According to Mr. Barton, one of the best small canvassing forces ever gathered together consisted of thirty-five men, and these were the final fit survivors of no less than five thousand applicants.

  If only thirty-five men out of five thousand finally succeeded, it must be that 4965 men tried and failed. While it may be true that not all of these 4965 men worked for so long a time as to permanently injure their working morale, there can be no question about the fact that very few of them were benefited by their failure to make good.

  The commission, salaries, bonuses, and prizes paid to canvassers make this method of selling expensive enough, but to this must be added the tremendous cost of recruiting such a force, keeping it at work, and replacing those who drop out of the ranks. Since it is not unusual to have an annual turnover of five hundred per cent. in a canvassing force, the arduous nature of the task before the sales managers of manufacturers who retail their product in this manner can be imagined.

  One claim put forth by manufacturers who market their products in this expensive way deserves special consideration. Many manufacturers of specialties claim that unless consumers were persuaded to buy through house to house canvassing, there would be no market at all for their products. An executive of a concern selling vacuum cleaners said when asked about the costliness of introducing their product through canvassers, "Yes, this costs money. These men are able sales people and must be paid accordingly. Our cleaner sells for less than $75. If it were not for this system of selling, enabling us to obtain our present huge volume, our selling price would be $200." (Printers' Ink.)

  But as a matter of fact is a price of $200 really the alternative to a price of $75? According to this official, with a smaller production it would cost $125 more to manufacture the cleaner.

  Large scale production, presumably, is made possible by the high pressure marketing thus reducing cost of production $125 on each cleaner.

  As a matter of fact, really large scale production is made impossible by the high prices which have to be charged to cover the cost of high pressure marketing.

  The principal reason that suction sweepers and similar appliances are high in price--and $75 is a high price--is because of the costly methods used in marketing them. The actual cost of fabricating them is only a fractional part of $75. But vacuum sweepers belong to that class of merchandise which lends itself to extremely high powered selling. So long as manufacturers believe that greater profits are to be made by adding to the cost of distribution rather than by securing volume through economical marketing, those using this costly method of retailing will try to put a flavor of public service into their methods by claiming that their products would cost much more if they sold them through regular wholesalers and retailers.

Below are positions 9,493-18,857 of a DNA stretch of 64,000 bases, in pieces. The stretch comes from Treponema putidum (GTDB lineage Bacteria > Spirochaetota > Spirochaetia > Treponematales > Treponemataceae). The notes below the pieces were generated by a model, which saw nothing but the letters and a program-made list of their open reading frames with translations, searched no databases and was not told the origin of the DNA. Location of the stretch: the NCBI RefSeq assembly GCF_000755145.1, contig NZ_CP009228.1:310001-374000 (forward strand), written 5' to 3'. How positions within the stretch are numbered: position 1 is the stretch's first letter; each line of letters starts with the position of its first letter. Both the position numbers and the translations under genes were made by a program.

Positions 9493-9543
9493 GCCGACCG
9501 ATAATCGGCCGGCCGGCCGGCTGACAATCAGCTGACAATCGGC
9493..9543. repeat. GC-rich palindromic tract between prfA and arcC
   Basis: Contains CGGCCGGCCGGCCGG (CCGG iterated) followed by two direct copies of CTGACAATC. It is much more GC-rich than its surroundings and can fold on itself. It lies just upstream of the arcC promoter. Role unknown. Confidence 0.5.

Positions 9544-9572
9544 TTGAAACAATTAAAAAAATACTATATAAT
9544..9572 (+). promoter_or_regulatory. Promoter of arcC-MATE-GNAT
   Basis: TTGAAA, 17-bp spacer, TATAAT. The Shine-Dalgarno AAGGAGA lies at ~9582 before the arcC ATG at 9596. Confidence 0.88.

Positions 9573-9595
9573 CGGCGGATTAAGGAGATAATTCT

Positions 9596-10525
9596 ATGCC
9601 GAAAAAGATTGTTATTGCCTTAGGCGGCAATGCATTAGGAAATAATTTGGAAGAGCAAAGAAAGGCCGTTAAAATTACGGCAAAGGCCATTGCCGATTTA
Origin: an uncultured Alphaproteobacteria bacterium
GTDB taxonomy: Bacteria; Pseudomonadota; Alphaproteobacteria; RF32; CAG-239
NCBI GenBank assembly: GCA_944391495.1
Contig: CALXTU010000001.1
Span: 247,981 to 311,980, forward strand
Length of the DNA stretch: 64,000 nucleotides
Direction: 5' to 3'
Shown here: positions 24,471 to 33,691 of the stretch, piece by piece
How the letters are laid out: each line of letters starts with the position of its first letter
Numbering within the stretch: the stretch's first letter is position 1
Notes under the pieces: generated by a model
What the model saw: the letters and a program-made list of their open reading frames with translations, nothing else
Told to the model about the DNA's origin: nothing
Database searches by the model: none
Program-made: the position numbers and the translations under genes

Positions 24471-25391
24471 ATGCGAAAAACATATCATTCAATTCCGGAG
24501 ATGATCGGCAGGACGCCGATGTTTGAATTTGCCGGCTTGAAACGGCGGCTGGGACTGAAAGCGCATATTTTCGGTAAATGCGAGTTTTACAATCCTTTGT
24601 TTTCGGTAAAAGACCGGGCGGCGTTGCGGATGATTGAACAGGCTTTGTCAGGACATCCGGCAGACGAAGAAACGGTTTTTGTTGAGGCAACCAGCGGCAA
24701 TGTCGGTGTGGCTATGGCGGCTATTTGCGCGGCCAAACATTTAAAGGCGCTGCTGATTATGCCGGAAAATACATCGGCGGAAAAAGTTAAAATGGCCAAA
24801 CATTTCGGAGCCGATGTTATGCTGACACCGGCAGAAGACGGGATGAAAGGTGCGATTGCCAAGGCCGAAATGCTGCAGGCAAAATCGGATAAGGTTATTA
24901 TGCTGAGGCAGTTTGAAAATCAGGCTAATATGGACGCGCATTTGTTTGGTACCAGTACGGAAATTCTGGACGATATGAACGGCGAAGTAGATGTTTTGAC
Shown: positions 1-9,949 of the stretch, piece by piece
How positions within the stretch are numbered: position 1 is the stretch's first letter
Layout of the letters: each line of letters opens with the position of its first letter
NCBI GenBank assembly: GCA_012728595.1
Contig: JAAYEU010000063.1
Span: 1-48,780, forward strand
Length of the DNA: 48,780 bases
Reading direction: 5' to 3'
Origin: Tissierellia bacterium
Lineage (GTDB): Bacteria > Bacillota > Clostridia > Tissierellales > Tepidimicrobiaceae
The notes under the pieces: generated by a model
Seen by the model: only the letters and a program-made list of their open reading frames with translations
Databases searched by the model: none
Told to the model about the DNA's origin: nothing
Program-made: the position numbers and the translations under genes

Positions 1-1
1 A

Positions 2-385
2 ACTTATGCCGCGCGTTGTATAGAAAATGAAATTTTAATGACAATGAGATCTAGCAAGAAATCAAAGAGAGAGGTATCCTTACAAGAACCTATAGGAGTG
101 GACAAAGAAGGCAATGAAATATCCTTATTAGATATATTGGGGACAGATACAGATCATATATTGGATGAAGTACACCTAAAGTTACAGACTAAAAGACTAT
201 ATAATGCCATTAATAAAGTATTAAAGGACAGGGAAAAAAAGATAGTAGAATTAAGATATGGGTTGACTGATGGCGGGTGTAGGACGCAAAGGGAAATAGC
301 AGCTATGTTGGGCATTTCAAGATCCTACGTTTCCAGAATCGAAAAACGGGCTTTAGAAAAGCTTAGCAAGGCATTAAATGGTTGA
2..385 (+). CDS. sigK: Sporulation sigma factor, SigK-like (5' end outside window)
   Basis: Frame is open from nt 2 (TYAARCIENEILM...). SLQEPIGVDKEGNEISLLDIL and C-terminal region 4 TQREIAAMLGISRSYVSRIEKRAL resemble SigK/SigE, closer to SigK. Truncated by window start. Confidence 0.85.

Most products which are sold by a campaign of house to house canvassing, installment credit and national advertising, as is the case with the vacuum cleaners, represent a factory cost of only from one-fifth to one-tenth of the price paid for them by the ultimate consumer. All the rest represents various kinds of distribution costs. If vacuum cleaners were to be sold through the normal channels of distribution with a normal advance over their manufacturing costs, an enormously greater market for them would develop. As it is, the very fact that consumers are asked to pay from five to ten times the manufacturing cost creates tremendous resistance to their sale.

  Consumers who believe that the manufacturer who sells through house to house canvassers undersells the local retailer, base that belief upon the cleverness of the national advertising of manufacturers using this method of distribution and upon the silvery sales talk of their canvassers. The average consumer who buys from canvassers does have a vague feeling that by buying "direct" he is saving money. But in the very nature of the case, the manufacturer who sells direct cannot actually undersell the average retailer. It costs far too much to operate his complicated organization. With such a costly method of retailing, it is only natural that most of the products sold by canvassers cost the consumer more than he would pay for them to his local dealer.

  There remains for final consideration only that justification made for house to house retailing which is symbolized by the word "service." But does the house to house canvasser better serve the consumer than does the local retailer? Certainly the retail store with its stock of merchandise within reasonable distance of the consumer thus making it possible for the consumer to promptly secure the merchandise which he may want whenever he desires to buy it, serves the average man or woman much better than does any other method of retailing. Not only does it render superior service in most cases, but it also renders it at a lower cost. But unfortunately for retailers--both retailers and retail sales clerks usually lack the eloquence of the proponents of canvassing and so have less success in presenting the merits of their service.

  Costly methods of retailing survive principally because the relative cost of distribution through the regular channels of wholesaler-retailer-consumer and through the various so-called "direct" channels have not been investigated. Such investigations would very quickly establish, not the perfection, but certainly the overwhelming superiority in efficiency and economy of over-the-counter retailing.